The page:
Clinical Outcomes

Outcomes of interest were as follows: 1) RKF loss; 2) time to first complication and time to recurrent complications of arteriovenous vascular access; 3) all-cause hospitalization; and 4) the composite outcome of mortality and cardiovascular events. Cardiovascular events were defined as attacks due to myocardial infarction, congestive heart failure, hospitalization for myocardial ischemia, arrhythmia, or stroke. RKF loss was defined as a urine output less than 200 mL per 24 hours. Types of arteriovenous access included arteriovenous fistula and graft. Vascular access complications referred to failure, stenosis, or thrombosis of the arteriovenous vascular access that necessitated surgical interventions, including percutaneous transluminal angioplasty. All medical events that happened in either our hospital or other hospitals were documented in our center’s database in routine clinical practice.

Statistical Analysis

Continuous variables were expressed as mean ± standard deviation (SD) or median with interquartile range (IQR), and categorical variables were expressed as percentages or ratios. The differences between groups were examined using the t-test, Wilcoxon’s rank sum test, the χ2 test or Fisher’s exact test, as appropriate. The trends of laboratory values across the first four regular visits were examined by Cuzick’s test. The incidence rate was expressed as the number of cases per 100 person-years. The decline rate of urine output was defined as the slope between the urine output at baseline and the last follow-up urine volume over time.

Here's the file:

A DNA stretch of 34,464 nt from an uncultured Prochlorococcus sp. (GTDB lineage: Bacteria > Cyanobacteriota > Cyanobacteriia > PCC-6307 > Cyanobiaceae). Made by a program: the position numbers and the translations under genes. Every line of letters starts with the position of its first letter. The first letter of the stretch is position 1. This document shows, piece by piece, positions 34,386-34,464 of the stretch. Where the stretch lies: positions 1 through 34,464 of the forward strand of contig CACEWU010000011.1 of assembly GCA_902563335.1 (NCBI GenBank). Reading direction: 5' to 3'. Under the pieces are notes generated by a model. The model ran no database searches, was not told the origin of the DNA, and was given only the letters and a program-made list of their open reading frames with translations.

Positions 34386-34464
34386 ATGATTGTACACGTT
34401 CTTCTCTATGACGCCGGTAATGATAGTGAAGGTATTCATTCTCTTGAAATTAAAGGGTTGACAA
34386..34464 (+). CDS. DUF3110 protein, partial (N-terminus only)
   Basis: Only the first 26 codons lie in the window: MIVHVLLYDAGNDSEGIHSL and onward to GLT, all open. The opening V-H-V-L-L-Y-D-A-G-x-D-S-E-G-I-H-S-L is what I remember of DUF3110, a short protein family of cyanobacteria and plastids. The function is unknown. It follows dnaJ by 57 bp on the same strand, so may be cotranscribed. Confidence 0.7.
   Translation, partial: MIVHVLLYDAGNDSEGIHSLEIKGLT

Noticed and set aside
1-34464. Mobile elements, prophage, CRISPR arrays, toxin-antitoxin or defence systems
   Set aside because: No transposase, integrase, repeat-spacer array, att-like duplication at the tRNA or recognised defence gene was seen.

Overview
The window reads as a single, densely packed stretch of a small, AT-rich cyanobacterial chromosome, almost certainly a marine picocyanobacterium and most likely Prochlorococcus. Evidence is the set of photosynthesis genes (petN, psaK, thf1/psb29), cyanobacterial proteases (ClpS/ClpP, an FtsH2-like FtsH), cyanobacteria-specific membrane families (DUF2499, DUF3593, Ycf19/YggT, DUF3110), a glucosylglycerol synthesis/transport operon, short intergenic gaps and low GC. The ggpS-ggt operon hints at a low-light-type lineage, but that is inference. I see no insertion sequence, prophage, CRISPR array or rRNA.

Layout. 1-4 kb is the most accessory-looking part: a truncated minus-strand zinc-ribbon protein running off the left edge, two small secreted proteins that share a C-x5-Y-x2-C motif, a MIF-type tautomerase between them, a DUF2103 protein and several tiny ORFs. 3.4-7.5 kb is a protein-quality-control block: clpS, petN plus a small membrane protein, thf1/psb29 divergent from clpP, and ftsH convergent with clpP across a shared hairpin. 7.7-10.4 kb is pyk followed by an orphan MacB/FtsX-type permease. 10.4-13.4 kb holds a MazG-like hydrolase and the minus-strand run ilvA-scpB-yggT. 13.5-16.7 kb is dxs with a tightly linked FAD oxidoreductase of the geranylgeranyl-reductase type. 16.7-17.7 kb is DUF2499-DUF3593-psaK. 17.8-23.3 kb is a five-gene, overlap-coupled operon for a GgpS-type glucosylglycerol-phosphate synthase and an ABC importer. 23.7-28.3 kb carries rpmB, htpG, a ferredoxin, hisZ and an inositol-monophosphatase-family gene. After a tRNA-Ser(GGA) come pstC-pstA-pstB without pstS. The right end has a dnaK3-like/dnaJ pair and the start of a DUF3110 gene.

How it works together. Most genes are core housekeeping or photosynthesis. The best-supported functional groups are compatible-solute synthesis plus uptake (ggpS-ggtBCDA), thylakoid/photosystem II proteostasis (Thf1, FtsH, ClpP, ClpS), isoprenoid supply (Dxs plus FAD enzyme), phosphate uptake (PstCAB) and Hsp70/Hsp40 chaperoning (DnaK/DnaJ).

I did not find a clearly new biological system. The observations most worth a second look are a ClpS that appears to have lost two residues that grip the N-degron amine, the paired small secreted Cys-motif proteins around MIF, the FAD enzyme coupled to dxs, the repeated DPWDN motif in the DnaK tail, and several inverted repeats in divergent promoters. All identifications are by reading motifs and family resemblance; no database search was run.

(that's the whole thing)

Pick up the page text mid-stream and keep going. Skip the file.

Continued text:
Changes from baseline to all post-baseline visits in blood pressure, log-transformed NT-proBNP, hemoglobin, potassium, carbon dioxide combining power (CO2CP), calcium, phosphate and log-transformed intact parathyroid hormone (iPTH) were analyzed by a maximum-likelihood, mixed-effects repeated-measures models (MMRM). The model included the above parameter as a response variables and treatment, visit, and the treatment × visit interaction, age, sex, BMI, diabetes, baseline urine output and eGFR as covariates.

The risk (hazard ratio, HR) of RKF loss, the risk of the composite outcome of all-cause mortality and cardiovascular events, and the time to the first complication of arteriovenous access were compared between the incremental and the conventional hemodialysis by the Kaplan–Meier curve, the Log rank test, and the Cox proportional hazards model. Arteriovenous access complications could occur more than once for an individual patient. The time to recurrent complications of arteriovenous access was examined by the Andersen–Gill model (AG model) and the Prentice, Williams and Peterson Total Time model (PWP-TT model).18 The incidence rate differences in all-cause hospitalization or arteriovenous access complications were examined by the negative binomial model. To adjust the cofounders between groups, two levels of adjustment were performed in all models: 1) Model 1, which included age, sex, BMI, diabetes, urine output, eGFR and systolic blood pressure at baseline and 2) Model 2, which included covariates in Model 1 plus log-transformed NT-proBNP, albumin and C-reactive protein at baseline.